Sincerely yours.....

Saturday, June 24, 2006

Left Nav Links

Note to the Readership.
Book, Film, and Blog recommendations will be restored.

There was a minor crisis in the template where all my customizations were wiped out in the left-nav. In fact, the site was wiped out entirely, so if you visited at some point in the past 3 hours and found only a brown blank page... that was not an artistic statement.

All will be restored soon, but I have houseguests coming, and 3 bathrooms to clean.

But I want to recommend Thoroughly Modern Millie -- not the show of the same name, but the blog of 81 year old Millie Garfield, callin' 'em like she sees 'em after viewing life since 1925. Enjoy.

Thursday, June 22, 2006

Dangerous AWT

or... what happens when customer service people wait too long.

Inside the Verizon bill was an ad telling me I could now (now!) get unlimited calling for 34.95, which seemed like a bargain, since I typically pay about $60 per month no, and barely even use it.

Dialing in Massachusetts used to be very complicated, when going to any area code other than one's own was a long distance call, even if it was 5 miles away. You had to buy into a multi-tiered calling plan based on dialing zones, which no one could understand, so when "unlimited" calling finally became the norm, I just picked one and kept it.

And it is true I don't pay for long distance calls. But I don't make many of them either, and I have a $60 bill. So this little ad got my attention. But 5 minutes on hold gives someone a lot to think about.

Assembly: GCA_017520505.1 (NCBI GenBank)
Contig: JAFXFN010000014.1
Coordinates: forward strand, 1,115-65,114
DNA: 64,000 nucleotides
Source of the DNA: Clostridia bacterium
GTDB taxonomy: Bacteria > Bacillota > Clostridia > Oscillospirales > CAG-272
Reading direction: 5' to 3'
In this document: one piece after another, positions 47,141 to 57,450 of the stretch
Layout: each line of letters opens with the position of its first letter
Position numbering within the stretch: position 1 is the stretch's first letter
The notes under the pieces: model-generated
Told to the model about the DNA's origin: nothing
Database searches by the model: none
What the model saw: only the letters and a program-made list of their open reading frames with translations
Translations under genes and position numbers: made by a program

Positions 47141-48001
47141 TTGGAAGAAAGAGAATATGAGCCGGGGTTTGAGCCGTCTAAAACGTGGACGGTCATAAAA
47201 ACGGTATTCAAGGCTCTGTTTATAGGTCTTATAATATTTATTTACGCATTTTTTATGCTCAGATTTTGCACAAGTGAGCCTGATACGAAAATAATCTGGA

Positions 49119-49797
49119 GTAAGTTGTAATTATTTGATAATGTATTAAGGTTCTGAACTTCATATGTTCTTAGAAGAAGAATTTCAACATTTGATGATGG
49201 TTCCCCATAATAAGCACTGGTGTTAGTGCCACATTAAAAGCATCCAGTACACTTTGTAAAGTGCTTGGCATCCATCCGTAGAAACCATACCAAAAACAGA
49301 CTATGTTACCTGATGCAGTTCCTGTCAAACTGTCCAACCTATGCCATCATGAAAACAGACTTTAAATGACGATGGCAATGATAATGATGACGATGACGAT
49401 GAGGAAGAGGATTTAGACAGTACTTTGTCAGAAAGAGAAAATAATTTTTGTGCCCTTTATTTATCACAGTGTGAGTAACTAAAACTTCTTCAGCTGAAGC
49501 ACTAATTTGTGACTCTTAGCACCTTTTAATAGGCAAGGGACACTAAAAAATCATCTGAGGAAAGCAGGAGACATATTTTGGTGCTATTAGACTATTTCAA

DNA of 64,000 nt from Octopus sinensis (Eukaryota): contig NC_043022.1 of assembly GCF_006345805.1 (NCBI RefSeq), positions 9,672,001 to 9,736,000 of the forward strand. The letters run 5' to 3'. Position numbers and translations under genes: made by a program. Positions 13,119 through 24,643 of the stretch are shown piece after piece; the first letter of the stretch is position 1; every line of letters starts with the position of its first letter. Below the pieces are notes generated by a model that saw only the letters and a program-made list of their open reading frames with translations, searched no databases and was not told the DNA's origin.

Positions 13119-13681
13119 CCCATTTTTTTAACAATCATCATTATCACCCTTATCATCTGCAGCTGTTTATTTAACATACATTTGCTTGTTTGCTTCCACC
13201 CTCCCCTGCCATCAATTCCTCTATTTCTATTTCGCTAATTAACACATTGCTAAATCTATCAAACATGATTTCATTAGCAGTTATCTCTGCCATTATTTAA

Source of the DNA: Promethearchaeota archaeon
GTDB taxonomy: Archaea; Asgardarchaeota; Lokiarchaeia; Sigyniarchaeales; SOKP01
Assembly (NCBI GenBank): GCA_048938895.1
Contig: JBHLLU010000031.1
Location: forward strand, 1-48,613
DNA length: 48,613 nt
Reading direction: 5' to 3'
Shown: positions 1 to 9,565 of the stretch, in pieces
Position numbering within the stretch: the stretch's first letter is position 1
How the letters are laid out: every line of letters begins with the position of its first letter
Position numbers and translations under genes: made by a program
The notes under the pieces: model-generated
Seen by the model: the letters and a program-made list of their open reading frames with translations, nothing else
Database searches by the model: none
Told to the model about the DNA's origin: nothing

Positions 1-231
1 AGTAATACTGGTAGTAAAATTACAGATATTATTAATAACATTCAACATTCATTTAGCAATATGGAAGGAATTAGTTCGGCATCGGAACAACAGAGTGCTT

First it made me think that a 5 minute Average Wait Time in my call center will get a Hush Puppy in everyone's butt, if the Boss's sweaty head doesn't explode before he makes it down the whole floor.

I had time to read the entire brochure, while listening to the vaguely contemporary christian hold music -- and I would like to look into that more, as in "what's up with that?" Unfortunately, I didn't have time to hear a whole line of anything to support my hypothesis before the Voice of the Company broke in to apologize.

"When I look up.... [we apologize for the wait. Please continue holding and someone will be with you shortly]... the promise of a new...[we apologize for the wait. Please continue holding and someone will be with you shortly] honor you...[we apologize for the wait. Please continue holding and someone will be with you shortly]... glory...[we apologize for the wait. Please continue holding and someone will be with you shortly]"

Promise-honor-glory? This is not mentioned in the site FAQs.
But it is called The Freedom Value Plan.

I started to realize, as I read the brochure, that the real cost of my plan is 41.95. The rest is tax and fees: the "federal subscriber" line charge, the bring-the-internet-to-Appalachia fee, the help disabled people call an ambulance fee , the fund the Spanish-American War fee.... At the rate of $1.50 a month, you'd think I'd be able to visit Cuba.

$7. I'm on hold for five minutes for $7?

"You and I can't walk on water... [we apologize for the wait. Please continue holding and someone will be with you shortly]....


"I'm sorry, say your name again for me?"